Investors looking for clues to the impact of the US presidential election in 2004 should assume that the biggest policy change if the Democrats win would be a reversal of the Bush administration tax cuts, say executives at Principal Financial Group.
On Friday, Principal held a seminar in Hong Kong for local financial institutions that looked at political and economic prospects impacting the US election and how Asian investors should position themselves.
Stuart Brahs, vice president for Principal's federal government relations in Washington, DC, says George W. Bush's re-election was probable, in part because the Democratic party had not found a credible standard-bearer, but predicts that the Republicans would lose their slim majority in the Senate by one seat.
That's despite some pretty difficult economic figures - record budget and trade deficits, nine million unemployed Americans and falling median household incomes, not to mention a $87 billion tab for Iraq and Afghanistan.
Nonetheless, those tax cuts have helped stimulate a recovery, and Jim McCaughan, executive vice president and global head of asset management in New York, predicts 5% growth in US GDP in 2004. Although 2002-03 was hard on companies, consumers felt no recession thanks to mortgage refinancing, while the equities markets are now re-establishing fundamentals. Still-low asset prices and productivity gains are setting the stage for growth without inflation. "Economic recovery leads to good equity markets," McCaughan says.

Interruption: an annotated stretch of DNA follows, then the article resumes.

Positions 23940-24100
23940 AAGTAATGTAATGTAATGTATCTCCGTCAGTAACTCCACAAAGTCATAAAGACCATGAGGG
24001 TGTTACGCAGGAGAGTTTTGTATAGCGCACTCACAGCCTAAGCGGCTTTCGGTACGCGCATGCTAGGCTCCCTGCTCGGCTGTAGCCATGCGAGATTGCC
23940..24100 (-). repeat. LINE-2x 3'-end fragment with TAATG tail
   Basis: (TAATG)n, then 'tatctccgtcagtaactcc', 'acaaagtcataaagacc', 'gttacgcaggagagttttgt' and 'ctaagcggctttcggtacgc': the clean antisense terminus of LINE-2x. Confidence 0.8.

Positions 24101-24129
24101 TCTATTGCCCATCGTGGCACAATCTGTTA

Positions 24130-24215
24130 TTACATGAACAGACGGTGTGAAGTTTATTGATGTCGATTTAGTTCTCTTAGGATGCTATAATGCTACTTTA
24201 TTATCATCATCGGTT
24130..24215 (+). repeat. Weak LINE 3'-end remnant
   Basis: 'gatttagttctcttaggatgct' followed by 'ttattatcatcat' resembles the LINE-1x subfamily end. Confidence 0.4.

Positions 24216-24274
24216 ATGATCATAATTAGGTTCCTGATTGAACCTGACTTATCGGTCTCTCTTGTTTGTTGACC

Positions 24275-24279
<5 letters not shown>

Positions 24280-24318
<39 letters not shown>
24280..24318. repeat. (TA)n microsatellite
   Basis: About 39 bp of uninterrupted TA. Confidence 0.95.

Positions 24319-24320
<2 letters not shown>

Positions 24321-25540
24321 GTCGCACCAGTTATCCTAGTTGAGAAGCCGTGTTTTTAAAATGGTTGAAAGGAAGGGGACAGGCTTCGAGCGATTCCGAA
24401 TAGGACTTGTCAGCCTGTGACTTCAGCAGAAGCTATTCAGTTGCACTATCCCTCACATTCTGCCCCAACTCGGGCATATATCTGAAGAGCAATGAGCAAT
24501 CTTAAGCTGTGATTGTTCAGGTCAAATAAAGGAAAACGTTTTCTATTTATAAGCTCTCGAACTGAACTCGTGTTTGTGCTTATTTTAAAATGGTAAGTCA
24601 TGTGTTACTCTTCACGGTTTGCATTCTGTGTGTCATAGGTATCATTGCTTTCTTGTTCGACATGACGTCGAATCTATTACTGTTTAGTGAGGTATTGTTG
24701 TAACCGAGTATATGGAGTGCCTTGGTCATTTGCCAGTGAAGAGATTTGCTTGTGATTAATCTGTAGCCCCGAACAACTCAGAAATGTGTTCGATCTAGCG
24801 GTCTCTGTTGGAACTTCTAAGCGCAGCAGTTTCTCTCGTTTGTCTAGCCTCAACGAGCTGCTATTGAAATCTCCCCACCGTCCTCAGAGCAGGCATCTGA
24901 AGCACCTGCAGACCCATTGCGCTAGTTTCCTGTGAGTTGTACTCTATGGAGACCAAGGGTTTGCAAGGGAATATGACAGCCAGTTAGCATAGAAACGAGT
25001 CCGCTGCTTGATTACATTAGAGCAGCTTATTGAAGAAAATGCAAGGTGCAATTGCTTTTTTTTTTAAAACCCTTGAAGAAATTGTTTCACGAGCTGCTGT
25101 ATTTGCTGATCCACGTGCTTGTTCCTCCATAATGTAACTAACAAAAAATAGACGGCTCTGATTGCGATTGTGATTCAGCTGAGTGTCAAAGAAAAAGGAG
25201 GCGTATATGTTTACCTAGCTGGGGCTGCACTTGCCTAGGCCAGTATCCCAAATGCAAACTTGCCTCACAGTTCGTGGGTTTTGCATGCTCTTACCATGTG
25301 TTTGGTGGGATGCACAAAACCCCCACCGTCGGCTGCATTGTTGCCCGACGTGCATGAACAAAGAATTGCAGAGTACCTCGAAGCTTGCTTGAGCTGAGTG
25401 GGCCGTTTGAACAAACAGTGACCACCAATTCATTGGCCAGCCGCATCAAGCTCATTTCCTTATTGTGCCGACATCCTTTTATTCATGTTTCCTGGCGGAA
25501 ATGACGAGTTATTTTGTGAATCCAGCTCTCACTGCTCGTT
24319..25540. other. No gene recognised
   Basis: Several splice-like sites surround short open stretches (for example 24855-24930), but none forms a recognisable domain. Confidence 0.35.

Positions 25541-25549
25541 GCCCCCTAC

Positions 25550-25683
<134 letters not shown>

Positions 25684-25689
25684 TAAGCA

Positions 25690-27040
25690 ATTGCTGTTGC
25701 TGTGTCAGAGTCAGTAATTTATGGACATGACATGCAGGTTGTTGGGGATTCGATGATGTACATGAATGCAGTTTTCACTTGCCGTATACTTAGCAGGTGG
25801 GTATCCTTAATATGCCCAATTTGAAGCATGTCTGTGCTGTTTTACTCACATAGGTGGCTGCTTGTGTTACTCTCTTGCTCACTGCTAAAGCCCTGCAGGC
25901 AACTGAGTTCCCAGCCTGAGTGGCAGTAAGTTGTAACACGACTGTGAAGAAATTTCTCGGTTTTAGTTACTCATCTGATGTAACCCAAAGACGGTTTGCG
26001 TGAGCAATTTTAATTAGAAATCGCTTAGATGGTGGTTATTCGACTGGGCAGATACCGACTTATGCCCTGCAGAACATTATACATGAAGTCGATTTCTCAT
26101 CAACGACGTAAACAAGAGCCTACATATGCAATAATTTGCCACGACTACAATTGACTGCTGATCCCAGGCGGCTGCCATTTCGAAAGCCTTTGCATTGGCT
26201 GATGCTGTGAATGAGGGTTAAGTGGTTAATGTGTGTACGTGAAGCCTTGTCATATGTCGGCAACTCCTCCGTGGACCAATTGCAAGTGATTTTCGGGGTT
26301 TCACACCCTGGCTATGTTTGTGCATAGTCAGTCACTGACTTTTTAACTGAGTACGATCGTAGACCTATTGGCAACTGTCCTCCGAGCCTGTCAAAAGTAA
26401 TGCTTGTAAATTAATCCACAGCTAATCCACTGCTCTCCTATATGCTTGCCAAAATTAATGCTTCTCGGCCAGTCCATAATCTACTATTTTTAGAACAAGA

The US consumer-led growth remains the only bright spot on the global stage, as Germany and Japan seem unable to get their motors running again. The other exception, of course, is China.
The executives dismiss the current pressure by Washington on China to revalue and liberalize its currency as "political posturing of the worst kind". Says Brahs: "It's just noise." He and McCoughan recognize protectionism as a major political risk in the US, and agree that China should not change its currency regime, as it would destabilize its growth path.
Brahs is optimistic that the Bush administration will fend off efforts to place tariffs on Chinese imports to the US. He notes that Bush has met his Chinese counterparts, either Jiang Zemin or Hu Jintao, more times so far than any other US president, and that the US views China as an important ally in its war against terrorism.
McCoughan adds that most Chinese exports to the US are components, often sold by US affiliates or partners, and that there are plenty of American businesses that will fight any attempt to impose trade barriers.
Principal serves more US employers 401(k) pension plans than any other financial institution, and it is also a master trustee to the Hong Kong Mandatory Provident Fund scheme. It has $128 billion in global assets under management.